News

Tesla’s Earnings Beat Was Better Than You Think. Here’s Why.

Text size

Joe Raedle/Getty Images

Tesla’s quarterly earnings call had everything: Robots, self-driving car claims, production updates and more. All that might have distracted investors from an important, but mundane, factor that impacted fourth-quarter results: payroll taxes.

Even as Tesla (ticker: TSLA) reported better-than-expected earnings, the payroll taxes, triggered by CEO Elon Musk exercising management stock options, weighed on reported results. Accounting for that makes the quarter look much better than headlines suggest.

Taxes certainly aren’t as interesting as much of what was talked about on the call. Musk said the company wasn’t working on a lower-priced ($25,000), electric vehicle right now. There will also be no new models introduced in 2022. That means no Cybertruck until 2023. Increasing output is the company’s singular focus for this year.

Musk also said he believes that Tesla can achieve truly self-driving cars by the end of 2022. What’s more, Musk believes business generated from self-driving technology will make Tesla’s existing car business look small. He also believes the robot Tesla is working on, dubbed Optimus, could also make the vehicle business look small.

Still, Tesla stock was down a little in premarket trading. Shares were off about 1.2% at $926 a share. S&P 500 and Dow Jones Industrial Average futures were both down about 0.1%.

Investors might have wanted the Cybertruck sooner, but they also might have wanted a bigger earnings “beat.” They may have gotten it without knowing.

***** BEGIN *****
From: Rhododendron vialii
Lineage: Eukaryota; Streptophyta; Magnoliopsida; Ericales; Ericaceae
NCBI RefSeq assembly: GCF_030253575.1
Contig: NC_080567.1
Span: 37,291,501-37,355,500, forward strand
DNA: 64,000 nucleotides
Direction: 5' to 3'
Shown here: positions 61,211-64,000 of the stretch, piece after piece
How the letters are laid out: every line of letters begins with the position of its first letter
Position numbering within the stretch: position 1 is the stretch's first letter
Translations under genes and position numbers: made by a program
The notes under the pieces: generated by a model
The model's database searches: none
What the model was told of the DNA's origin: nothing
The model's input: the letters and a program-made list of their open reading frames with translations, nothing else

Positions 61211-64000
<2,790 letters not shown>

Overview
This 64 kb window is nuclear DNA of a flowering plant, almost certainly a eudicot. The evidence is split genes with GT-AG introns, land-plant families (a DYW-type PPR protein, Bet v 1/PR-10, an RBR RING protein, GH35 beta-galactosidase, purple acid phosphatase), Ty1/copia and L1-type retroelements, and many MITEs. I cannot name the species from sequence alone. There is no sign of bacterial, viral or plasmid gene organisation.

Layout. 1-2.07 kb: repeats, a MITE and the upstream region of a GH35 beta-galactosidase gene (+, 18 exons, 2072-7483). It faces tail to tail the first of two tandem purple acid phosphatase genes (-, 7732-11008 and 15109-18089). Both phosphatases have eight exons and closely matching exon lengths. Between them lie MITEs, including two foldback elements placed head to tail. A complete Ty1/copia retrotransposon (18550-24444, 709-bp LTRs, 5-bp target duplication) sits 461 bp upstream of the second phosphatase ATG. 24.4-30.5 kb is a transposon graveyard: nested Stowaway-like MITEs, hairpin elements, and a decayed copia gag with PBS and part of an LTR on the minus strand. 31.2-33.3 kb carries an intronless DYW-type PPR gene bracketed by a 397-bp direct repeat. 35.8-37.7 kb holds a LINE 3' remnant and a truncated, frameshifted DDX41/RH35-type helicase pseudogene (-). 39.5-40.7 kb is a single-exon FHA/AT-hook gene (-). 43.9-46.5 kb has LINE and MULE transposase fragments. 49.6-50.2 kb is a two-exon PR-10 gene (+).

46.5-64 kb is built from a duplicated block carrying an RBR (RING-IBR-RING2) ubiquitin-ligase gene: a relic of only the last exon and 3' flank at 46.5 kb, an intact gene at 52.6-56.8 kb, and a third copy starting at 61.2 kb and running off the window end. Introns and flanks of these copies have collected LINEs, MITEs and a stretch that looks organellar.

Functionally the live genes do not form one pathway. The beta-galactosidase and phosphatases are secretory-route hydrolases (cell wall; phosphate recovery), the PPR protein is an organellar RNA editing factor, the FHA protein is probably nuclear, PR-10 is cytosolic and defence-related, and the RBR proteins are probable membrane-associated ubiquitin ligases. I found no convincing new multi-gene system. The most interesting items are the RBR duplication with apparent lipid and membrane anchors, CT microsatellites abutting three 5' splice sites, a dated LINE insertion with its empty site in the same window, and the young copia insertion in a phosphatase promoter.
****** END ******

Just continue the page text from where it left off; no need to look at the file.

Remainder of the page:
Tesla reported $2.54 in adjusted per-share earnings. Analysts were expecting $2.36. But Tesla’s adjusted per-share earnings included $340 million in payroll taxes triggered by Musk’s stock options activity. Musk exercised billions in expiring options at the end of 2021.

That could be up to 30 cents in after-tax per-share earnings. With that added back ,Tesla’s earnings were $2.84 a share. That’s 20% better than Wall Street was projecting and looks better than the 8% beat Tesla’s reported numbers implied.

To be sure, it isn’t a great idea to rework already adjusted numbers to arrive at a rosier picture. And Tesla didn’t respond to a question about the payroll tax impact. Still, Musk exercising options has only had a significant impact in one period in the past 10 years since the stock options award.

A better earnings “beat” doesn’t ensure the stock will go up Thursday. Tesla had beaten Wall Street earnings estimates in seven of the past eight quarters reported coming into the fourth-quarter release. The stock has risen three times following those earnings.

Tesla is a high-expectation stock. Investors always need very good news to keep shares moving higher.

Write to Al Root at allen.root@dowjones.com

What's your reaction?

Excited
0
Happy
0
In Love
0
Not Sure
0
Silly
0

You may also like

Leave a reply

Your email address will not be published. Required fields are marked *

More in:News